While Roku (NASDAQ:ROKU) is mostly known for the boxes and dongles that make customizing the streaming video experience a snap, a lower-profile segment of the business now generates most of the company's revenue. The streaming pioneer sells its namesake devices at or near cost in order to expand its installed base, while making the bulk of its fortunes from advertising shown on the devices. This pivot in its business has richly rewarded shareholders, with its stock gaining nearly 500% since it debuted on public markets just two years ago.

Roku is firmly established in the U.S. and it is also available in seven countries in the Americas, but its international expansion is just beginning -- and that's where the company's biggest opportunity lies. The first sign that Roku is beginning to tap the lucrative European marketplace appeared Friday with the release of Roku TVs in the United Kingdom.

An angled view of the Roku Hisense TV released in the U.K.

Image source: Roku.

A foot in the global door

Back in September, Roku said that it had reached an agreement with Hisense to release the first Roku-branded TV in the U.K. The companies announced Friday that the Hisense Roku TV is available beginning this week, just in time for the important holiday shopping season. While the Hisense brand may not be familiar to U.S. investors, it's the leading provider of televisions in its home country of China, boasting a 17% share of the market. 

The device features Roku's smart TV operating system (OS), which lets Roku participate in the advertising profits from the thousands of ad-supported streaming channels featured on its platform. The Roku OS has been the secret to the company's success in the U.S., so this is a logical next step in its international expansion. Partnering with a global brand like Hisense will augment the company's recent global debut of the Roku Express streaming device, and may eventually give the company a backdoor into the China market.

Roku has been fairly tight-lipped about its plans for tackling the global marketplace, though the company has identified international expansion as one of four areas where Roku is investing heavily for growth -- the others being advertising, the Roku TV OS, and The Roku Channel. During the Q3 conference call, CEO Anthony Wood said its focus at first will be "building our scale and then monetization will follow," the same strategy that brought the company so much success in the U.S. market.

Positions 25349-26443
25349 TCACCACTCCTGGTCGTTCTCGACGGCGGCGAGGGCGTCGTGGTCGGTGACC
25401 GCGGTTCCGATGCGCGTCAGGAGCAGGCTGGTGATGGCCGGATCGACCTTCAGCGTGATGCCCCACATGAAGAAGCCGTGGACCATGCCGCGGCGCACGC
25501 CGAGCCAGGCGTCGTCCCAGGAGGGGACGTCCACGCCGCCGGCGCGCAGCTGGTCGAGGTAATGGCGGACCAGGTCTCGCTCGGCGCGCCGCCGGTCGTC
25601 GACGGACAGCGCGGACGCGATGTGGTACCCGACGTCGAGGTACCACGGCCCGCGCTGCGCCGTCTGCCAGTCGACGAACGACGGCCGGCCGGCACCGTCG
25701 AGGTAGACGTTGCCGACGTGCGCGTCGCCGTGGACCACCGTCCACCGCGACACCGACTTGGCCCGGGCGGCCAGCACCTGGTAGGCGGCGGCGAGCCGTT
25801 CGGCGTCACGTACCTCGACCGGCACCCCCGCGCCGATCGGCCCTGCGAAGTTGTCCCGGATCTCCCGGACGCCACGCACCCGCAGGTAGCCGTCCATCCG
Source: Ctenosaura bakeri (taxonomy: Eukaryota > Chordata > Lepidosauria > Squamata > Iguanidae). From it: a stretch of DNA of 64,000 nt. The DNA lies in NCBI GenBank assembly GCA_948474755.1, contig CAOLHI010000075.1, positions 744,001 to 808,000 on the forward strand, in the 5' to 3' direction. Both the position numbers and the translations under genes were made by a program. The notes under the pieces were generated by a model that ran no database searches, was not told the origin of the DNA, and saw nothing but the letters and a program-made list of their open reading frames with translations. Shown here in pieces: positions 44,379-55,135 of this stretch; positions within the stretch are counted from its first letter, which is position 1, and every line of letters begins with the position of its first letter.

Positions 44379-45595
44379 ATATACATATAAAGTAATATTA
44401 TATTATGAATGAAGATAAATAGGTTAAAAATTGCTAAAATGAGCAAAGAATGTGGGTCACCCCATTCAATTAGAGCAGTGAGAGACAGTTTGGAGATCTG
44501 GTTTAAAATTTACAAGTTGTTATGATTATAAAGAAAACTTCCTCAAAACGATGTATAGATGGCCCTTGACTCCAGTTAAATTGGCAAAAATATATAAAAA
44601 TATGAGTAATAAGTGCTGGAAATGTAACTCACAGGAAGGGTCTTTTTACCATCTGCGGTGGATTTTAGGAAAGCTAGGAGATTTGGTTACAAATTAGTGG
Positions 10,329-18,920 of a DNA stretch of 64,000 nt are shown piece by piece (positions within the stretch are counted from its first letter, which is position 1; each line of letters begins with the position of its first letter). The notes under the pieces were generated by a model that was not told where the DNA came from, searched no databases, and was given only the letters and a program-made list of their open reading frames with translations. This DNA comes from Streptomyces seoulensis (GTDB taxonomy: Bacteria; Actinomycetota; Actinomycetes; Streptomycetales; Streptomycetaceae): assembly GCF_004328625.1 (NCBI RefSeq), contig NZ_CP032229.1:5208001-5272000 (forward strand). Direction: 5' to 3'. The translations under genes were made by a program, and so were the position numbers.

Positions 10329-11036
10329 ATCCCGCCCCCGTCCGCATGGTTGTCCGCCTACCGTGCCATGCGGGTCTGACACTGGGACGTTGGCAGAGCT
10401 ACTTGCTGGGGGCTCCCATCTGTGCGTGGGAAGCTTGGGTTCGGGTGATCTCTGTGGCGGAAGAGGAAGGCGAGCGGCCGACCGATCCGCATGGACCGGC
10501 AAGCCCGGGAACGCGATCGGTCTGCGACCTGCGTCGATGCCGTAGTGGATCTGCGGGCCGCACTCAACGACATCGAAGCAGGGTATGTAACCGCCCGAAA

A long growth runway

Roku's success at home could just be the tip of the iceberg. William Blair analyst Ralph Schackart opined that Roku's growth trajectory could mirror that of industry leader Netflix (NASDAQ:NFLX). "In our view, Roku will experience similar phased stages of international growth as Netflix did during its international expansion," Schackart wrote on the subject back in August. 

To put that into perspective, Netflix's subscriber base was just 17 million when the launched its international expansion with a move into Canada in September 2010, and it now boasts more than 158 million total subscribers just nine years later. Roku's active accounts currently top out at just 32.3 million, showing just how far the company could grow from here. 

Streaming is still in the early stages of adoption in many countries around the world, and if the company's success in the U.S. has taught us anything, it's that there's a large appetite for ad-supported streaming services, which is something that's right up Roku's alley.